All the data you have gathered thus far should be enough to complete a preliminary investigation into your DoS attack. As for mitigating , there are many options. I wont go too much into it because that could be considered a completely separate topic. I’ll give some suggestions for you, either way :

Block offending IPs with IPTABLES :

iptables -A INPUT -s -j DROP

Use software layer mitigation such as mod_evasive or mod_security to reduce the ability of attackers to generate significant numbers of requests. Most importantly of all, use your best judgement!

SVN Offsite Backup Script : Secure offsite backup solution for SVN to Amazon S3

Hi there!

Backing up your code repository is important. Backing up your code repository to an off-site location in a secure manner is imperative. Throughout our travels and experience utilizing the SVN code repository system, we have developed a quick bash script to export the entire SVN repository, encrypt it, compress it into an archive, and then ship it (over an encrypted network connection) to Amazon S3 storage.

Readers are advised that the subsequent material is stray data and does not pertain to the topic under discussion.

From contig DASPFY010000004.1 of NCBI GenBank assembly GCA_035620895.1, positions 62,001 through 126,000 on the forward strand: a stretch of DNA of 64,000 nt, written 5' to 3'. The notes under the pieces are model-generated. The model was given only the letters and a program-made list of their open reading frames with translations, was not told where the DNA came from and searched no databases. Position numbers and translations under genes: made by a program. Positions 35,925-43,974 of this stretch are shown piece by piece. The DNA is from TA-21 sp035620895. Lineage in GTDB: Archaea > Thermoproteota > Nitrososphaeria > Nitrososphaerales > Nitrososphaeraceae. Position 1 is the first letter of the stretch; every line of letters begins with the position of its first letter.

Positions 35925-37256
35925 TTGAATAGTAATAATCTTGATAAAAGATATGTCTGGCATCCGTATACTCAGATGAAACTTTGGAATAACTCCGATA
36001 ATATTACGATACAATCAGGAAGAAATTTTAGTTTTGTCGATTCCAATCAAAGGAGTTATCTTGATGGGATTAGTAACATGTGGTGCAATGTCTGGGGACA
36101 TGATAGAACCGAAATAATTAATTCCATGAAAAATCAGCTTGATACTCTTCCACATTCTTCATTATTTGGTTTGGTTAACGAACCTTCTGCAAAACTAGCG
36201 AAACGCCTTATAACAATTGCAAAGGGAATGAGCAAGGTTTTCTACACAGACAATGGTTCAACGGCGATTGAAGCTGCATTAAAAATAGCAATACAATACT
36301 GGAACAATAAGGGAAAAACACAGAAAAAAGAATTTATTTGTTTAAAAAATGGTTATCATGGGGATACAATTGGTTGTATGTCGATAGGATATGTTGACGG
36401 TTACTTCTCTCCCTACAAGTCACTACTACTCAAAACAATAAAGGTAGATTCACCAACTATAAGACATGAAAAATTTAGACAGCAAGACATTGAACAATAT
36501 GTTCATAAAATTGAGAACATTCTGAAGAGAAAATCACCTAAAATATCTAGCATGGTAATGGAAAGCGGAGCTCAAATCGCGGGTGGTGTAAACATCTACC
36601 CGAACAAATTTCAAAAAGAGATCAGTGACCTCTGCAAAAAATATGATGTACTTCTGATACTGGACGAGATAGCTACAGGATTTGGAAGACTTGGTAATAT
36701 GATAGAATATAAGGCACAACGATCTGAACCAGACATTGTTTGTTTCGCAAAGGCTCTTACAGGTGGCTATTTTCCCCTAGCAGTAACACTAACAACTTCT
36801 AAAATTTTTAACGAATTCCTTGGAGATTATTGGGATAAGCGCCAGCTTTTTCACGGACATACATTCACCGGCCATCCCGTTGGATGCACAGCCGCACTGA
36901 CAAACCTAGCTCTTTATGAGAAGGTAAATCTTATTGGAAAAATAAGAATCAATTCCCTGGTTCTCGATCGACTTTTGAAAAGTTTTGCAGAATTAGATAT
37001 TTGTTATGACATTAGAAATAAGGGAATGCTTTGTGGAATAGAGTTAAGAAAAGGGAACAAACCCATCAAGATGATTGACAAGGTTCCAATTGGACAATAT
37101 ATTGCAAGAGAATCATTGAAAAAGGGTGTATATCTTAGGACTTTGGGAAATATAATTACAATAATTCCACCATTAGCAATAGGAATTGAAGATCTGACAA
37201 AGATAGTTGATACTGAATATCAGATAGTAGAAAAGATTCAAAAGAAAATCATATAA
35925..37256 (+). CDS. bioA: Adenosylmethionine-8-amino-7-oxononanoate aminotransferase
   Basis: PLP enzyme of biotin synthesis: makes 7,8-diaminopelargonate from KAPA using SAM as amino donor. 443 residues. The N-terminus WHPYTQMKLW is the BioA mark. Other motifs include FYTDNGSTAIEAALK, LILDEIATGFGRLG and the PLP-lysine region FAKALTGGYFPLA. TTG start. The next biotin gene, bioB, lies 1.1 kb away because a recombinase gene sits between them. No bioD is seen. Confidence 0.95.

We will be using the (familiar) s3sync Ruby script to do the actual transport to Amazon S3, which you can find here.

Note also that this script also keeps a local copy of the backups, taken each day, for a maximum of 7 days of retention. This might be redundant since all revisions are kept within SVN itself, but I thought it would provide an additional layer of backup redundancy. The script can be easily modified to only backup a single file every night, overwriting the older copy after every backup.

Here’s the script :

# SVN Off Site Backup script

currentmonth=`date "+%Y-%m-%d %H:%M:%S"`
threedays=`date -v-5d "+%Y-%m-%d"`
todaysdate=`date "+%Y-%m-%d"`


echo "SVN Offsite Backup Log: " $currentmonth > /var/log/offsite-backup.log